Intuitive Eating and Weight Restrictive Practices among Dietitians in Kuwait
Background Dietitians are healthcare team members responsible for counseling patients with weight concerns. Both traditional/restrictive and intuitive eating/nonrestrictive practices are used with clients seeking weight loss. However, little is known about the weight management practices used with clients by dietitians in Kuwait, which are often related to the dietitians’ knowledge, attitudes, and work experience.
Objectives The purpose of this study was to assess the knowledge and attitudes regarding intuitive eating among dietitians dealing with clients for weight management in Kuwait and describe their use of restrictive versus nonrestrictive dietary practices.
Method This was a cross-sectional descriptive study. A self-administered survey was distributed among dietitians working with clients for weight management in public and private clinics.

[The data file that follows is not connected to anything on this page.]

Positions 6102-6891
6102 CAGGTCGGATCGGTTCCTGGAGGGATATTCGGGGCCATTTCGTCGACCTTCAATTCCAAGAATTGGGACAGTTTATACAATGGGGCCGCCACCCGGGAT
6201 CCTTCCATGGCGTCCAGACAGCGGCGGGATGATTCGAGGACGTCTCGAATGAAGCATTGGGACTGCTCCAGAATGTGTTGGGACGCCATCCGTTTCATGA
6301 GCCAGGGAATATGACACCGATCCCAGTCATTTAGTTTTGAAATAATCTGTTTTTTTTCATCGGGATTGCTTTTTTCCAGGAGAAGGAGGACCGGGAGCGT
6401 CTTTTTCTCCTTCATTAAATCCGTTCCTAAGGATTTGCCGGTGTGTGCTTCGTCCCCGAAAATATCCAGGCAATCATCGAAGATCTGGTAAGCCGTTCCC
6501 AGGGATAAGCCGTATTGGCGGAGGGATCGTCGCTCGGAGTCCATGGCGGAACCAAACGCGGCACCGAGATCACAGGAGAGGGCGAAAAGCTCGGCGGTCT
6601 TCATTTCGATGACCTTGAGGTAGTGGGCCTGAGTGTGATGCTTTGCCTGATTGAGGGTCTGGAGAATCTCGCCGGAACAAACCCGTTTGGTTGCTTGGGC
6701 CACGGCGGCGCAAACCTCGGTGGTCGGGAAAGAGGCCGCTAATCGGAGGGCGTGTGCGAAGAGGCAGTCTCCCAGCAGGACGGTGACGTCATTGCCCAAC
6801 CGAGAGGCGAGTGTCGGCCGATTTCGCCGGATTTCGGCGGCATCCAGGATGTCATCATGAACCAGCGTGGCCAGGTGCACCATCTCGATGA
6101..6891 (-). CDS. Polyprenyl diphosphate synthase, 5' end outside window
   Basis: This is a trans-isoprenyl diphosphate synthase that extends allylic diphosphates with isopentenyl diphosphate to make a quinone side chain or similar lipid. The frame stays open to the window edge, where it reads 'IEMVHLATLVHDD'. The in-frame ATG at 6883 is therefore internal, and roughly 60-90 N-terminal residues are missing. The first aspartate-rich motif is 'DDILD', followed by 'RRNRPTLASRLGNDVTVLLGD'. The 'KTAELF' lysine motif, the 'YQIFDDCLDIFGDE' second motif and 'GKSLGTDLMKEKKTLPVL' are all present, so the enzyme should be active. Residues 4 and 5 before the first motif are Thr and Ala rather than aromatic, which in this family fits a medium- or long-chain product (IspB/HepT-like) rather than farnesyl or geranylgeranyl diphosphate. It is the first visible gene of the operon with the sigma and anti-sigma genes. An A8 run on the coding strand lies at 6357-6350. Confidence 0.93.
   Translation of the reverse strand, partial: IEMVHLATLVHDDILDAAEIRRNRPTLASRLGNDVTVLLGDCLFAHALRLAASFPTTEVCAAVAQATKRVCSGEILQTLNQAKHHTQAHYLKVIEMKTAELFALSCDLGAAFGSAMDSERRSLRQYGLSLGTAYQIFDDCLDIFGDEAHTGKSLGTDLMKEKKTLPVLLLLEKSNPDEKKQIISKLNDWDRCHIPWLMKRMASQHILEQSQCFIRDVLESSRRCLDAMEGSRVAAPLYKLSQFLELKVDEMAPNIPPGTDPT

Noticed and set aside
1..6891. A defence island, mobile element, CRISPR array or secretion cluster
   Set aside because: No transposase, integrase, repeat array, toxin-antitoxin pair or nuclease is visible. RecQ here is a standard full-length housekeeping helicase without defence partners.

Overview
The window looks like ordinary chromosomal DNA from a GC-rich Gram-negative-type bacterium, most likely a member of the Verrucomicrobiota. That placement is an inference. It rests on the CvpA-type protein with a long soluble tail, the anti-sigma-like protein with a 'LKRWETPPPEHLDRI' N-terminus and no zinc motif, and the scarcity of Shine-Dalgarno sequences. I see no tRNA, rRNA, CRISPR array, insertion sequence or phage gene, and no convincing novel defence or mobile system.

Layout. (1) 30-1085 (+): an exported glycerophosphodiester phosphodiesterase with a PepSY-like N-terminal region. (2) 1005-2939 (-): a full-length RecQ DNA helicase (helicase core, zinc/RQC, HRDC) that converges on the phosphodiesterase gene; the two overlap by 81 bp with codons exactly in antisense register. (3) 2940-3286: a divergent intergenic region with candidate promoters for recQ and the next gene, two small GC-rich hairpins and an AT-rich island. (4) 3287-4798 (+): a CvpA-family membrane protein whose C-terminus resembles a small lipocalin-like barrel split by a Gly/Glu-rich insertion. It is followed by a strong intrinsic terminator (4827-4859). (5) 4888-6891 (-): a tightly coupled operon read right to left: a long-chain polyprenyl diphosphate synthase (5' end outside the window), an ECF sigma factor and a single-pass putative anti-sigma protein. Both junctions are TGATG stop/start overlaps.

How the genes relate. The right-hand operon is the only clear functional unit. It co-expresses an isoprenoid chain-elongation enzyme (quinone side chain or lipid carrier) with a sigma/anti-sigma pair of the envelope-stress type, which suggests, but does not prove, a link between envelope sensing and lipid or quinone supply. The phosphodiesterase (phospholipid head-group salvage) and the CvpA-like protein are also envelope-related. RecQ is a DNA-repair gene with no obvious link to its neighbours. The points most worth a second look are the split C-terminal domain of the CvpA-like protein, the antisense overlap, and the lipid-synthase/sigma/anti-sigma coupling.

Results In total, 163 participants completed the survey. Most dietitians (81.6%) had not heard of intuitive eating as an independent approach to weight loss and scored low on knowledge of intuitive eating; however, many demonstrated positive attitudes towards intuitive eating (68%). Moreover, dietitians in Kuwait used both restrictive/traditional (69.31%) and nonrestrictive/intuitive eating (79.82%) weight management approaches to counsel clients. Total knowledge was positively correlated with use of nonrestrictive/intuitive eating (r=.259, p=.003) and traditional/restrictive practices (r=.227, p=.009). Years of experience was not related to either practice style.
Dietitians are combining both restrictive and nonrestrictive approaches for weight management with clients, and their practices are related to knowledge. These findings underscore the importance of continuous education for dietitians working in all sectors in Kuwait.